Great podcast guys! Actionable and very real content.
    Question as I have never sold on Amazon. I live in Hawaii, how do I calculate shipping costs if I were to use FBA?

    Thank you, and keep up the great work

    • Ryan Grant says:

      Hi Matt,

      Glad you enjoyed the podcast.

      From Hawaii I am not sure if you get Amazon’s partnered UPS rates, but I would calculate the shipping costs through UPS.com or Fedex.com. Just input the size of the boxes you plan on sending and you should be able to estimate the costs.

      Best Regards,
      Ryan

  12. Matt says:

    Great post and podcast recently guys! Appreciate the solid content. I had a question about shipping. I live in Honolulu, Hawaii and wanted to see how I can calculate shipping costs to the FBA warehouse. Is there a workaround if shipping is extremely high?
    Thanks, keep up the great work.

    • Ryan Grant says:

      Hi Matt,

      Glad you enjoyed the podcast!

      From Hawaii I am not sure if you get Amazon’s partnered UPS rates, but I would calculate the shipping costs through UPS.com or Fedex.com. Just input the size of the boxes you plan on sending and you should be able to estimate the costs. It will definitely be higher than shipping from the continental US, but should still be doable.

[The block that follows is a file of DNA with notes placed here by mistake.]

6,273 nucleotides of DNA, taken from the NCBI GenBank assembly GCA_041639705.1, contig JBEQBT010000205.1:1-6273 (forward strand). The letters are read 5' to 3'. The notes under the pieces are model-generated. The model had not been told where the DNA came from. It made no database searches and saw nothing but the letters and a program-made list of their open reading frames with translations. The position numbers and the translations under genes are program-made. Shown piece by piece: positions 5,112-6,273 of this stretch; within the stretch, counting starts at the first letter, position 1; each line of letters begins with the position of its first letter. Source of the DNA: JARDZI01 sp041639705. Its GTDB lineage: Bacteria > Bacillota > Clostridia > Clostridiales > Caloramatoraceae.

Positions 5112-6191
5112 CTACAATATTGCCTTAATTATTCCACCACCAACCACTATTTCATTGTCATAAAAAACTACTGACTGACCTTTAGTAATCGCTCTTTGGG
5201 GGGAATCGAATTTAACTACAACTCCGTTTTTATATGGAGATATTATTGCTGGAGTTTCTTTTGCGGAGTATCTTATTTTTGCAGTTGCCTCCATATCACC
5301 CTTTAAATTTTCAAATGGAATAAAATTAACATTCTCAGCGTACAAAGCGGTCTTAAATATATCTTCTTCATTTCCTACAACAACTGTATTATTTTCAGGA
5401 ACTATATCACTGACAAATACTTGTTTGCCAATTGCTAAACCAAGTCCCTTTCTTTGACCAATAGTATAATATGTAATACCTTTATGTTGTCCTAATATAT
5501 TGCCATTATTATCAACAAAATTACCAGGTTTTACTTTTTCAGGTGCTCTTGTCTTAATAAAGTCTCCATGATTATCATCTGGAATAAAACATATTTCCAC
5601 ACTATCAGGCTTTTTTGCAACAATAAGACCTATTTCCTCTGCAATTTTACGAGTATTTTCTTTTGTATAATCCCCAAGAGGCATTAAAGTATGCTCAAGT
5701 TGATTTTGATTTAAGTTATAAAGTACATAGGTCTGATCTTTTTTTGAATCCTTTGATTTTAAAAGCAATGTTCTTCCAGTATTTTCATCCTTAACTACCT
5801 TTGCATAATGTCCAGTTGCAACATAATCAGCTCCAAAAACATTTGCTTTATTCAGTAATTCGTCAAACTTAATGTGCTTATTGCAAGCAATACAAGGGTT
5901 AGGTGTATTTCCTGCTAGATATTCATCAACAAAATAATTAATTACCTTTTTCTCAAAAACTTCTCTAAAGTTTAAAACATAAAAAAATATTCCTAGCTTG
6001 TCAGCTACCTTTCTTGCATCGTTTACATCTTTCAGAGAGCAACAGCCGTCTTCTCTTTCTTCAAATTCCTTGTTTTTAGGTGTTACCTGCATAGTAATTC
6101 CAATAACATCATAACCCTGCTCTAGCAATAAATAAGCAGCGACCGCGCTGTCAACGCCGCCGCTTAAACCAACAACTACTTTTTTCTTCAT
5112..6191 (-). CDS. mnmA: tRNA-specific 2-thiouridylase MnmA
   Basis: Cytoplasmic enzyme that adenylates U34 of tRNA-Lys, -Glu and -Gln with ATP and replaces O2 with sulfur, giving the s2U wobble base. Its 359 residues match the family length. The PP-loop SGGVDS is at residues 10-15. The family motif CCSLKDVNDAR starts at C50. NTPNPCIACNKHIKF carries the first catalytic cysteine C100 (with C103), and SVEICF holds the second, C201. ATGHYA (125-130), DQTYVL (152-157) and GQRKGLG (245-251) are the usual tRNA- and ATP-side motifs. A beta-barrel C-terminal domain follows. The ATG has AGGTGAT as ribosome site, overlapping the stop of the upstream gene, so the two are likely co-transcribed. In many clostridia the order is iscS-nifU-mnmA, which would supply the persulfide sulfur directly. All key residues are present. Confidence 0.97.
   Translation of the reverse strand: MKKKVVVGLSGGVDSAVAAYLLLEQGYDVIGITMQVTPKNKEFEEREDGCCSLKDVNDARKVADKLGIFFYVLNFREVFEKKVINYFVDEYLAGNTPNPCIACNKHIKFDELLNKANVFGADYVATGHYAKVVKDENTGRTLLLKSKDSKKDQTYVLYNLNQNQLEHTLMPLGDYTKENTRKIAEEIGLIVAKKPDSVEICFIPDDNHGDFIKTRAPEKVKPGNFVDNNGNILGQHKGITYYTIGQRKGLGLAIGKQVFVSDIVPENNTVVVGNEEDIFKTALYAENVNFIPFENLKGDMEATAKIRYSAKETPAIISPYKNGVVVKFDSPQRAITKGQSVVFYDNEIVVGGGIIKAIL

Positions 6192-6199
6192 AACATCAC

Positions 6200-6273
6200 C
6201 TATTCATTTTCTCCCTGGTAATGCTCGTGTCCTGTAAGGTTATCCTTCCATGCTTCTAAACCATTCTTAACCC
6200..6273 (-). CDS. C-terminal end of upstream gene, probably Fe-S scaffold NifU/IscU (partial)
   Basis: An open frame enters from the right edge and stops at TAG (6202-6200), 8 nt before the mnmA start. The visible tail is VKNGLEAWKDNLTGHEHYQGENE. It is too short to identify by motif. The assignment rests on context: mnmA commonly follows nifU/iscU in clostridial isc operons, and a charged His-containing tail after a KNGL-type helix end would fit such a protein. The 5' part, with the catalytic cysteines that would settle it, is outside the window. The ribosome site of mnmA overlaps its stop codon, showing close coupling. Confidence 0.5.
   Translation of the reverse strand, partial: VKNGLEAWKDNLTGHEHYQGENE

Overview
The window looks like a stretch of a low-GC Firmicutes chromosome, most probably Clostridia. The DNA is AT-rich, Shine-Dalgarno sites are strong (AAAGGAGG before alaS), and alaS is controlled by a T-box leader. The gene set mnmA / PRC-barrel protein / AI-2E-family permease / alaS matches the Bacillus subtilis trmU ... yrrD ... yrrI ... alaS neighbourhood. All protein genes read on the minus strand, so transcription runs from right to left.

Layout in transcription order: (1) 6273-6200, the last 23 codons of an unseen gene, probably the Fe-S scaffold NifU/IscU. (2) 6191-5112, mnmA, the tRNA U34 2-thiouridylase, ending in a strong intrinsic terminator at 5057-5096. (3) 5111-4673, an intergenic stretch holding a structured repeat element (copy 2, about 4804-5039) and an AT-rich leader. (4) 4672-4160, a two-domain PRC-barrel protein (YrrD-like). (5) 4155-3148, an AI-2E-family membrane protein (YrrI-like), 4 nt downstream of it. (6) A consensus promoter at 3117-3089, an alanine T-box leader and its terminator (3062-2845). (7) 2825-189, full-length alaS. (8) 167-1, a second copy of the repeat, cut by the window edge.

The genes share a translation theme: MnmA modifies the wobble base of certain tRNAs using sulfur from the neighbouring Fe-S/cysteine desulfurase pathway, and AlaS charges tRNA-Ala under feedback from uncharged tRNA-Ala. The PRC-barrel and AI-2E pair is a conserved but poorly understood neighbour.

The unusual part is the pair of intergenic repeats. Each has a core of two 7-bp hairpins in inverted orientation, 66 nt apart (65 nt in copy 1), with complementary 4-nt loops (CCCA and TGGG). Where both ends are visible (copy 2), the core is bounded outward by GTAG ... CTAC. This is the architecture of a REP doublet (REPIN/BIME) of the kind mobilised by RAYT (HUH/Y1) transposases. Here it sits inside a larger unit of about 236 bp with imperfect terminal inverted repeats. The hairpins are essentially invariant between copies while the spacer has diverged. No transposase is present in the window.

Best Regards,
      Ryan

  13. Jessica says:

    Ok so we just started the Amazon business and we have a couple of items to list.
    The item in question populated as a bookshelf when it is a small pocket organizer. When we do post as a new item, the item’s UPC conflicts with another item (wrong item) on Amazon or can’t be found.

  14. Anna says:

    Great article and loved the interview on SPI podcast. Quick question, don’t you need a paid Seller Pro account to do FBA? I already have a seller account because I dabble in text book reselling, but it’s a free seller account. I am excited to get started and see where it leads!

    • Ryan Grant says:

      Hi Anna,

      Glad you enjoyed the podcast!

      In the past you could with a free account. I would try it with the free account, and if that doesn’t work for whatever reason, then I would upgrade to the paid account.

      Best Regards,
      Ryan

  15. Sri says:

    Hi Ryan,

    My wife and I heard you on the SPI podcast and are getting started with our first set of inventory. I had a question on sales ranks. If we have high ROIs for specific items (100%), but the sales rank is higher (400K), what would you recommend? How strictly would you adhere to the < 250K sales rank criteria? Look forward to hearing your thoughts on this.